Housing Justice Now: Deposit Reform PASSES!

We’ve been pushing for months for the Seattle City Council to address the exorbitant move-in costs landlords charge tenants. In a housing report we published, high move-in costs were listed as the top barrier to finding affordable housing.

Monday, the Seattle City Council approved the bill that will put a cap on move-in fees and allow renters to pay installments. This is a huge win for Washington CAN! and for Seattle’s low-income communities and communities of color. We are so grateful for our members who stood in front of the council and put a face to this problem as they told their stories of rental struggles.

Councilmember Kshama Sawant championed this bill and her tireless efforts to push it through were admirable. The unanimous vote by council members sent a great message to the city that they recognize the housing crisis that’s happening now and they are here to do their part.

This bill goes into effect in 2017. We will have more details on how it will be enforced and what renters should know.

What the media is saying:

Seattle Times: City Council approves limits on renters’ move-in costs, taking aim at housing crisis

The Stranger: Your Next Landlord May Be Required to Offer You a Payment Plan for Deposits and Other Move-In Fees

Crosscut: Council makes life easier for renters, caps move-in costs

KOMO: Seattle approves plan to ease rental move-in fees

Seattle Weekly: Council to Vote on Limits to Renter Move-In Fees

My Northwest: Landlords lament: Council caps move-in costs for Seattle renters

Underwater homeowners need the city council to help fund a program to reset mortgages

Community & Editorial

By Chettie McAfee / Guest Writer

Chettie Speaks at Council Mtg

Chettie McAfee address the Seattle City Council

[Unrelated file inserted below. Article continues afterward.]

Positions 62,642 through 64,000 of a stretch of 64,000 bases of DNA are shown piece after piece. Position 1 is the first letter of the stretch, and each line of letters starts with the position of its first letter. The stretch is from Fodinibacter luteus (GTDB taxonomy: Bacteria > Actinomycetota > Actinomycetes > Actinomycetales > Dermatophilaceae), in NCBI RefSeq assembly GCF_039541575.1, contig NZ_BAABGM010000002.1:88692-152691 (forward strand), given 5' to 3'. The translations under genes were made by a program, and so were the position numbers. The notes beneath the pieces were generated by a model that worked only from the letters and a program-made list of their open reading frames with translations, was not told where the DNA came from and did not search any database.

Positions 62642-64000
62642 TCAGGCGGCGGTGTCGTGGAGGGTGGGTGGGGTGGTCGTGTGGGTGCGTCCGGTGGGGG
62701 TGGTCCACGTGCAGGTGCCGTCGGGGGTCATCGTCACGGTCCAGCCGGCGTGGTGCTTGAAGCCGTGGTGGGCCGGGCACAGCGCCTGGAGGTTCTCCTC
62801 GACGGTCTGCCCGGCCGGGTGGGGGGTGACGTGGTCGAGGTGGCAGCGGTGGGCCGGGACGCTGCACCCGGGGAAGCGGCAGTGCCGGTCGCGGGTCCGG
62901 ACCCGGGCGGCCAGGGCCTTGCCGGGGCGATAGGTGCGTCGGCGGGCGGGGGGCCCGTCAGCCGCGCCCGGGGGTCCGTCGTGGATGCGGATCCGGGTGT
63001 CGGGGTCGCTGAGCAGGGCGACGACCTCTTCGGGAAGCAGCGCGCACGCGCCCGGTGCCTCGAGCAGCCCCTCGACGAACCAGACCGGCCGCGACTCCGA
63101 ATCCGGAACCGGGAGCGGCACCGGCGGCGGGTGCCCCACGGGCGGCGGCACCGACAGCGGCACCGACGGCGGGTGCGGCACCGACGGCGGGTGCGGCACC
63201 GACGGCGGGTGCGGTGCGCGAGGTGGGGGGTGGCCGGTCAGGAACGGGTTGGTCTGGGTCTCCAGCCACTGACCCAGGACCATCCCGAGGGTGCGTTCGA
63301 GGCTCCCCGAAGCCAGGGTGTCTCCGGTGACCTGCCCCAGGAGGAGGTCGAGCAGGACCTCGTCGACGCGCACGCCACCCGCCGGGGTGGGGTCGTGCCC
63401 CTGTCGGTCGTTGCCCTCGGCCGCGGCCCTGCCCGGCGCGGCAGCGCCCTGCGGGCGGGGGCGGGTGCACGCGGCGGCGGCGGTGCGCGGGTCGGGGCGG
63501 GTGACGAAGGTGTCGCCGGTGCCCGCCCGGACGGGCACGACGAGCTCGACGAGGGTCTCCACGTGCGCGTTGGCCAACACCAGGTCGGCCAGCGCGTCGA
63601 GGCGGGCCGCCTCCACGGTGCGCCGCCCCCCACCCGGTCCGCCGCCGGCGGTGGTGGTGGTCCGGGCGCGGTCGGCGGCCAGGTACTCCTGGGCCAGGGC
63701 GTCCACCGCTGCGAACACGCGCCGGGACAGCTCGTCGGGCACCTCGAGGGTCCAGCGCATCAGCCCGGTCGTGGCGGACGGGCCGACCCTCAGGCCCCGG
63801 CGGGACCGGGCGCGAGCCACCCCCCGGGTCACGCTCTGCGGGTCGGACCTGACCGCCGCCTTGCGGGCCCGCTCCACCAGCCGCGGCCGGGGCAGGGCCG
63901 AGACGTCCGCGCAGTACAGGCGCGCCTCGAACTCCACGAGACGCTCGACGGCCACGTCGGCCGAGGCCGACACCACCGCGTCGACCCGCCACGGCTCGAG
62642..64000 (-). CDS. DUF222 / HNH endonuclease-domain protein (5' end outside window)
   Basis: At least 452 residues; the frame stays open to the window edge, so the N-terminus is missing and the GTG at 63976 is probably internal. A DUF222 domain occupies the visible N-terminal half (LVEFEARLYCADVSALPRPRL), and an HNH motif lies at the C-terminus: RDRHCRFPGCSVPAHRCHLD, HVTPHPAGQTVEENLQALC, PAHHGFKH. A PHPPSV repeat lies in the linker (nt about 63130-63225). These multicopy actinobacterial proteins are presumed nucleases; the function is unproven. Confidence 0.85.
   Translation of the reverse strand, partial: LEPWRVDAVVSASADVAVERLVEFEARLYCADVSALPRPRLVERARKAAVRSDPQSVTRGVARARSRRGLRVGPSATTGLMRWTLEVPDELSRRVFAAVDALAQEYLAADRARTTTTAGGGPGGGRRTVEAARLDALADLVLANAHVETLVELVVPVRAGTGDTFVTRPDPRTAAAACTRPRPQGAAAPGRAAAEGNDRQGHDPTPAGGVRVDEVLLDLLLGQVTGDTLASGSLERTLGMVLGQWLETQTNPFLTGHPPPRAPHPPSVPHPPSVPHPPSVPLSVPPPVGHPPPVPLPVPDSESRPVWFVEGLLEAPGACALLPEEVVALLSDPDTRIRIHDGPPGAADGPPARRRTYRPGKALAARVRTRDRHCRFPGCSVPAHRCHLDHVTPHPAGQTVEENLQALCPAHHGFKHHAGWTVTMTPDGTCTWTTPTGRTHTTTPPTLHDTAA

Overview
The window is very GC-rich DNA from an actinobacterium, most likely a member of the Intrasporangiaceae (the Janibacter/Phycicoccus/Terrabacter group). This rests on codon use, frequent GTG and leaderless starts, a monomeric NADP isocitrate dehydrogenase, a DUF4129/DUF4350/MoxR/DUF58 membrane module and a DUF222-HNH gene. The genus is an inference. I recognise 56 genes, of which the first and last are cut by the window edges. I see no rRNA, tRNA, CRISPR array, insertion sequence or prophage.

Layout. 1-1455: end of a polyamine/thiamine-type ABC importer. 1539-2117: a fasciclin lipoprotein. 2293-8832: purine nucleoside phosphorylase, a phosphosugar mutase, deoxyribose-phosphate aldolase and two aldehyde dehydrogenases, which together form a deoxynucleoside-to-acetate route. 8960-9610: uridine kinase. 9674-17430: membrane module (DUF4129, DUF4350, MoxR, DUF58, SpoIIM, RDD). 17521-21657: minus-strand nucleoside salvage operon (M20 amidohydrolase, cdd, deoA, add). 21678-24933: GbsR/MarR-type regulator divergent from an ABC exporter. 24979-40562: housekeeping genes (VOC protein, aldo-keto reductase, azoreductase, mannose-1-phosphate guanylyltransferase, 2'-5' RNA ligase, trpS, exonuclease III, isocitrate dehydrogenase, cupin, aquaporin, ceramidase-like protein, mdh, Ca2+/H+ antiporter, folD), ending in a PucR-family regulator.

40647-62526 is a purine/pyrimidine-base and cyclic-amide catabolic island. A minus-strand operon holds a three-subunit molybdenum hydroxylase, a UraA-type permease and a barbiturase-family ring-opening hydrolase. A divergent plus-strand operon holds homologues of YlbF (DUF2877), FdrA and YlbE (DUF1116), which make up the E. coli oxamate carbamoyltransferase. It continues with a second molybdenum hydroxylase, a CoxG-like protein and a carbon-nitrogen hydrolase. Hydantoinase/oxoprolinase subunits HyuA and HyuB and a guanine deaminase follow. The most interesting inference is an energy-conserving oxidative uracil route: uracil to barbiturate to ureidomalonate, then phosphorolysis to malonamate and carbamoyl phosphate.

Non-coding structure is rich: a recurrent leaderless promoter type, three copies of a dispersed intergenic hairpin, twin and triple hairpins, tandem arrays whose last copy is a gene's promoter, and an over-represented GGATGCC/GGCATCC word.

I’m like millions of other people across the country: Since the housing bubble burst in 2008, I have been fighting to save my home from foreclosure. I bought my home to care for my aging mother. When she passed, I decided to open up my home to those in need. I housed female veterans who were often homeless and struggling with post-traumatic stress disorder.

When the recession hit, my home’s worth cratered, losing nearly $100,000 in value. To make matters worse, I also lost my job. I continued to make mortgage payments, but I was stuck in my home because my mortgage was deep underwater. I contacted my bank, JPMorgan Chase, before I was ever behind on my payments. I was told that in order to qualify for assistance, I had to be three months behind on my mortgage. So I took the advice of my banker and stopped paying my mortgage. When I applied for a loan modification, I was denied. Because I was delinquent, my home is now owned by the bank.

While the economy is rebounding and home values are rising in many neighborhoods, underwater mortgages and foreclosures still plague low-income neighborhoods and communities of color. Since the collapse of the housing market, neighborhoods like Rainier Valley, South Park and Delridge have had more foreclosures than other parts of Seattle, and they still have the highest number of homes scheduled for auction.